Below is a class model created for the Northwind sample database and which I'll be using in this blog post: When we designed our data model using the LINQ to SQL data designer above we defined five data model classes: Product, Category, Customer, Order and Order Detail.The properties of each class map to the columns of a corresponding table in the database.Each instance of a class entity represents a row within the database table.When we defined our data model, the LINQ to SQL designer also created a custom Data Context class that provides the main conduit by which we'll query our database and apply updates/changes.But if there are a large number of rows that require an update, then the overhead of issuing large numbers of UPDATE statements can result in the operation as a whole taking a long time to complete.The traditional advice for improving performance for multiple UPDATE statements is to “prepare” the required query once, and then “execute” the prepared query once for each row requiring an update.For more information, see Responsibilities of the Developer In Overriding Default Behavior.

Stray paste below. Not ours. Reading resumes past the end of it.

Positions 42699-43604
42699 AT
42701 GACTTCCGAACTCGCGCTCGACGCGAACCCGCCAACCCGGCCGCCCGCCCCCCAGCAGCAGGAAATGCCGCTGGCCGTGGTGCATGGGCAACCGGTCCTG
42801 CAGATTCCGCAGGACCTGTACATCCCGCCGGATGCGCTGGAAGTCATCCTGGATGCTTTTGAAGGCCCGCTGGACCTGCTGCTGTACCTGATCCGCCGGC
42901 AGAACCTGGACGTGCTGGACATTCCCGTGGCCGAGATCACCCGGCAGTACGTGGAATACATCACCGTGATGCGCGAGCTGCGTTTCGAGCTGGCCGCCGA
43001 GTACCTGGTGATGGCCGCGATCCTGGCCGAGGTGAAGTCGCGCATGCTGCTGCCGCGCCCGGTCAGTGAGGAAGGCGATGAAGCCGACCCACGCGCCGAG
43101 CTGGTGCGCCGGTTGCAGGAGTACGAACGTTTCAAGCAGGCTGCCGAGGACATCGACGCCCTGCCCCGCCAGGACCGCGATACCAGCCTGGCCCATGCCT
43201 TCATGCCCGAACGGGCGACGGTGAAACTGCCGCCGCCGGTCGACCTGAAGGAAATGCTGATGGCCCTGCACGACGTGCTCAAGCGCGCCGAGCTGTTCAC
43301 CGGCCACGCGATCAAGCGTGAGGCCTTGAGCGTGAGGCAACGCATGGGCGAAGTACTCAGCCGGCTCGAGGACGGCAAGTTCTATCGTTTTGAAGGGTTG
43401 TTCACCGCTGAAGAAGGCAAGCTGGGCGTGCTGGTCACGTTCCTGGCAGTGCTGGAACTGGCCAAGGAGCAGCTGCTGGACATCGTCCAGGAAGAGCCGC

LINQ to SQL is a built-in O/RM (object relational mapper) that ships in the .
LINQ to SQL offers maximum flexibility in manipulating and persisting changes that you made to your objects.
As soon as entity objects are available (either by retrieving them through a query or by constructing them anew), you can change them as typical objects in your application.
If data is changing in the underlying table, the same change is reflected in the view.
A view can be built on top of a single table or multiple tables. In the SQL Create View page, we will see how a view can be built. Ease of use: A view hides the complexity of the database tables from end users.
A view consists of rows and columns just like a table.